Since my fishing (etc.) website is still down, you can be distracted by geology stuff at: http://www.fresnostate.edu/csm/ees/facu ... ayshi.html
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Re: Enlightening Experiences

Postby offpump » Sun Mar 31, 2013 4:20 am

I'm relatively new to HST and have been shy to post, being that I'm still a greenhorn when it comes to hiking and camping experiences.
In January, I was fortunate enough to be introduced to the Sierras by someone who's passion for the outdoors is unlike anyone I have ever encountered. Not only is his enthusiasm infectious, it's inspiring.
He took me to Yosemite for the day and introduced me to all of his favorite spots. Yosemite blanketed in snow is truly magical...it was like stepping into Narnia. We hiked around for the better part of the day.
Sitting in a snow covered meadow, facing Horse Tail Falls, eating hot dogs fresh from his tiny, portable Grill and drinking beer that we iced in the snow was simply, the best meal I've ever shared with someone.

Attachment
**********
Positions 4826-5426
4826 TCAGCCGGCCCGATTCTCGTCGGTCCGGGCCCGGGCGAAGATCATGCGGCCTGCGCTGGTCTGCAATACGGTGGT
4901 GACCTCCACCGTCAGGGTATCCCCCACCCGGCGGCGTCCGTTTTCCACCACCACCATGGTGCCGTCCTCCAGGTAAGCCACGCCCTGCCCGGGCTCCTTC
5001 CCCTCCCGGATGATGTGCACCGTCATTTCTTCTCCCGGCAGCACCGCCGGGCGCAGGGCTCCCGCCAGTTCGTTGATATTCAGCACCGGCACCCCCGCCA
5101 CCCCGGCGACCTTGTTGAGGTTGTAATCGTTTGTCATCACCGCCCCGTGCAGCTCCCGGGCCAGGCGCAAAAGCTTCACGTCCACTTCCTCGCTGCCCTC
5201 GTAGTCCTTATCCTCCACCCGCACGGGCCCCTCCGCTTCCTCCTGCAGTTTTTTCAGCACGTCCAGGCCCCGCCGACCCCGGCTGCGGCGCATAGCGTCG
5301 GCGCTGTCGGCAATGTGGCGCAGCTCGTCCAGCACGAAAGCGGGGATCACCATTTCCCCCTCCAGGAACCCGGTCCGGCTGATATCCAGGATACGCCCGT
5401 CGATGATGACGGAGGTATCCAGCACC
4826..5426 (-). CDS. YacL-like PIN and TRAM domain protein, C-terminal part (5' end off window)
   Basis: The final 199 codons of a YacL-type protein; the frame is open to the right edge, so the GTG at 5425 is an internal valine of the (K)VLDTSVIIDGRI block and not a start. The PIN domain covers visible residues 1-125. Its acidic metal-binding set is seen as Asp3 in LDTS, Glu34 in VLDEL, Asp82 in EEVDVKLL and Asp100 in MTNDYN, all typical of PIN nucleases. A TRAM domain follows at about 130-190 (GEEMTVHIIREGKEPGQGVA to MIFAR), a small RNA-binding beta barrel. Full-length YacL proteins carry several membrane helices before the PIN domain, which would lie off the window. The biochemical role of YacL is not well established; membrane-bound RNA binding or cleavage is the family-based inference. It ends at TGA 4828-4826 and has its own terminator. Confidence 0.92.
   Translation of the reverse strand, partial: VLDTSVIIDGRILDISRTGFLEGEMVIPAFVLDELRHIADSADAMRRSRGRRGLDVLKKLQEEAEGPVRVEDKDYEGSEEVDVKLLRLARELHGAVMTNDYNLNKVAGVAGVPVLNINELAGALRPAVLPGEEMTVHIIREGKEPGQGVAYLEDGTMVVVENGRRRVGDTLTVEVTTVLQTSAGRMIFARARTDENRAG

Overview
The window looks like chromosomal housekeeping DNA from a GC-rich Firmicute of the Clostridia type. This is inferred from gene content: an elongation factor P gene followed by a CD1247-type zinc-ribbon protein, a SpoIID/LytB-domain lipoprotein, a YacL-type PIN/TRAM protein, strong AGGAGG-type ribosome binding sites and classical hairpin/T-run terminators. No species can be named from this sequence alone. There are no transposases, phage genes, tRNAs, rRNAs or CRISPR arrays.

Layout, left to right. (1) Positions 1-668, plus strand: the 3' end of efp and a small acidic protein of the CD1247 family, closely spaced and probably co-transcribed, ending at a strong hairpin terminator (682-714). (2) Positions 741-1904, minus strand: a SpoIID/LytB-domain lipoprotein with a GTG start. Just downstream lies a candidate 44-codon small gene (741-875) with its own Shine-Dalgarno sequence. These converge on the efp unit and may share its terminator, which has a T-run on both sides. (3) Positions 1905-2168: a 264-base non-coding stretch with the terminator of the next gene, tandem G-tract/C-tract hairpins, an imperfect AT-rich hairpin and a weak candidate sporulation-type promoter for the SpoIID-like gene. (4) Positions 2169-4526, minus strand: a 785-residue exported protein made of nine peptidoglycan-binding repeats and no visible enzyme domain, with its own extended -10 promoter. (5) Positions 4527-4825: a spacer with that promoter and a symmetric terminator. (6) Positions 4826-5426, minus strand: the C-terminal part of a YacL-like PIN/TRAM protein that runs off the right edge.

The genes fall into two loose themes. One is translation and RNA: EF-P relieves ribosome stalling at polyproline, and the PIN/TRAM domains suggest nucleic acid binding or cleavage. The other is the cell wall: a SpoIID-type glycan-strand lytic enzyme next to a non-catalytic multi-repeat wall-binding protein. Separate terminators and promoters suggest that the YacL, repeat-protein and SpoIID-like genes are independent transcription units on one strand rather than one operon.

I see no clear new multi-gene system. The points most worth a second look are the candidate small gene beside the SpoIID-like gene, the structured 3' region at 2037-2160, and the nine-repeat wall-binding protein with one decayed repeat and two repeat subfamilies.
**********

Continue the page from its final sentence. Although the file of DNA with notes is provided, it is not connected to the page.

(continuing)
I realized the sheer simplicity of that moment and the intimacy of sharing a place so beloved are luxuries that continuously escape me in my every day life. Time for some changes...
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Re: Enlightening Experiences

Postby maverick » Sun Mar 31, 2013 10:49 am

Hi Offpump,

Welcome to HST! Thank you for sharing you experience with us! Hope you will
share many more of them with this great Sierra loving community in the future.
HST= Wilderness Adventurer who knows no bounds, except for their own imagination.

Have a safer backcountry experience by using the HST ReConn Form 2.0, named after Larry Conn, a HST member: http://reconn.org
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Re: Enlightening Experiences

Postby xNateX » Fri Apr 05, 2013 6:19 pm

There's a lot of beauty in the Sierra, the kind that takes your breath away.

Perhaps the purpose of life is to be where Life is most beautiful, and to share it.